21 Create separate lists of student and teacher behaviors one might expect to observe in a classroom implementing research based instructional practices. After your group has finished, do a gallery walk. Modify your lists if needed.

22 Change is hard

23 What evidence of research based practices did you see in the video?

24 “An assessment functions formatively to the extent that evidence about student achievement is elicited, interpreted, and used by teachers, learners, or their peers, to make decisions about the next steps in instruction that are likely to be better, or better founded, than the decisions they would have taken in the absence of the evidence that was elicited.” Paul Black and Dylan Wiliam

25 When preparing for, or thinking about a lesson, what structures or elements would need to be in place for an effective lesson to occur?

26 Research Based Learning Cycle Draw out Initial Ideas about or Skill With the Learning Target Students surface their thinking about or skill level with the learning target using techniques like formative assessment probes, discussions, demonstrations, examples or performances. Teacher modifies/ adjusts lessons in response to student ideas. Reflect/ Make Sense Students and teacher think about and discuss their understanding or achievement of the learning target as evidenced in artifacts and reflect on their own learning (how their thinking or skills changed and what experiences changed their thinking or skills). Engage with Concept to Generate and Collect Evidence Related to the Learning Target (Activity) Students engage in appropriate activities such as small and large group discussions, lectures, modeling, problem solving, reading textbooks or other text resources, technology based demonstrations or simulations, observations, experiments, or practice. Students reflect on initial ideas or skills in light of evidence, think about and analyze information, discuss evidence and ideas with peers and teacher and provide and receive feedback. Assessment Success? Yes! Share the Learning Target (Concept or Skill) Teacher can answer- What is my learning target? How will it be assessed? What are my success criteria? Students can answer- What am I learning? Why am I learning it? How am I learning it? How well do I need to learn it? How do I show that I have learned it? Where am I going? How do I close the gap? How do I close the gap? Where am I now? Generate Artifacts/ Evidence of Learning (Assessment) Students demonstrate their current thinking or skill level by participating in small group and large group discussions, creating a concept sketch, lab report, class presentation, written report, solved problems, performance, or other artifacts. Teachers and students provide useful feedback based on clear success criteria. Next Concept Feedback Where am I now? Success? Not Yet! Classroom culture / Mindset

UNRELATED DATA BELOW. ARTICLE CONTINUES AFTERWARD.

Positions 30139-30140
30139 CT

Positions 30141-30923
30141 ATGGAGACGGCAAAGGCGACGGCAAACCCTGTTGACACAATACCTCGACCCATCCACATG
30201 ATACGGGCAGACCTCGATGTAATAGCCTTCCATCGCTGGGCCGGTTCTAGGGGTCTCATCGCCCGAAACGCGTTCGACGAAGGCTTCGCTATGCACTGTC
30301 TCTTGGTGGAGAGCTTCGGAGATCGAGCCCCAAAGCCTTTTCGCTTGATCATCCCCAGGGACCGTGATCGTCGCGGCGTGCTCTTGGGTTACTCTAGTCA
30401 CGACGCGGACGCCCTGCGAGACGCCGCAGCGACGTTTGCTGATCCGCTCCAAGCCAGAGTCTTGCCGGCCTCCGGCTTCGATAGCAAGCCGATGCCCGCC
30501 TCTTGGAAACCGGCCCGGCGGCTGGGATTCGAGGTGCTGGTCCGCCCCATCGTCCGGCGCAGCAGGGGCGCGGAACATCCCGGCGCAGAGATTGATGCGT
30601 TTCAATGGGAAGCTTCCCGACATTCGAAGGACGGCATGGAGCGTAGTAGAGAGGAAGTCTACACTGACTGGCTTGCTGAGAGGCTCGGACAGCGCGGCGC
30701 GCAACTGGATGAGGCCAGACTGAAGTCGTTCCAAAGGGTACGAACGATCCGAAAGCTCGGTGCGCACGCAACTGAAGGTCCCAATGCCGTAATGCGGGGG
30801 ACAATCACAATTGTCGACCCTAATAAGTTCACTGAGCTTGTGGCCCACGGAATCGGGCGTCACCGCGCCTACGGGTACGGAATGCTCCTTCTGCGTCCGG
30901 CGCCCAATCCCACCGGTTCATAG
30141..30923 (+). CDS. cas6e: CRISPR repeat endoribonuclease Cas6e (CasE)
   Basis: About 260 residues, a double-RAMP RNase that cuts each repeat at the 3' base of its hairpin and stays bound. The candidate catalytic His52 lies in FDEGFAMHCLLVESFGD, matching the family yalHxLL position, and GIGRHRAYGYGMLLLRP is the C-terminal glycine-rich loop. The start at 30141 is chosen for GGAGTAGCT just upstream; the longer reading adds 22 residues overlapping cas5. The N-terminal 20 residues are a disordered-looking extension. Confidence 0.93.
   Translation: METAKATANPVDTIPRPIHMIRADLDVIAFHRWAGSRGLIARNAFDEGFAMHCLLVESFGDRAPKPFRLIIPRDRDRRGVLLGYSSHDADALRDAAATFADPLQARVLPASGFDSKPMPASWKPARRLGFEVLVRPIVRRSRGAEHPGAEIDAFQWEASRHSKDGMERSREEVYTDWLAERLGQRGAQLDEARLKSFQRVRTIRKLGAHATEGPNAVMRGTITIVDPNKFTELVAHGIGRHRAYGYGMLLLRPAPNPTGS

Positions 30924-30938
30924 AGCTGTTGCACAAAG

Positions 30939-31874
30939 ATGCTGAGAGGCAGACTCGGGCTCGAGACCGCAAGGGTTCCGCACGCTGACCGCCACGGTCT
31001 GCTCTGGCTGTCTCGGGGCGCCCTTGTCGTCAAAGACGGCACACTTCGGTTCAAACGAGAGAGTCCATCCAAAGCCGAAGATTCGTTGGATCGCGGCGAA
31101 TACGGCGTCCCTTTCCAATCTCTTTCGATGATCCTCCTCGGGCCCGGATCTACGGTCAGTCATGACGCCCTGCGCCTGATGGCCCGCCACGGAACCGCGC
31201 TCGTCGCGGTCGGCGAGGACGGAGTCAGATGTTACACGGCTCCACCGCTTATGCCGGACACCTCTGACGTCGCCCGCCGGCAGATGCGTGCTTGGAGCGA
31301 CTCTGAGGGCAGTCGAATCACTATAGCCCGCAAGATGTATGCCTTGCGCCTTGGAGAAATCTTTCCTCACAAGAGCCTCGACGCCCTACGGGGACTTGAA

27 What elements were on both your whiteboard and the research based lesson cycle? What supports would you need in order to implement this learning cycle?

28 Learning the dance “Like the variably ordered steps in the scientific method, the cycle, when fully engaged, became less like a march and more like a dance—but always moving forward to achieve a deep understanding of the learning goal. And although the steps in the cycle may seem simple and memorable, the details and subtasks for each step add complexity.” -Jim Minstrell

29 Mastering the dance “Mastering this “dance” did not happen overnight…it required creating a classroom culture that was “safe” enough for my students to feel comfortable expressing and respectfully critiquing ideas…” Jim Minstrell

30 What connections can you make between content areas to support students’ ability to argue from evidence?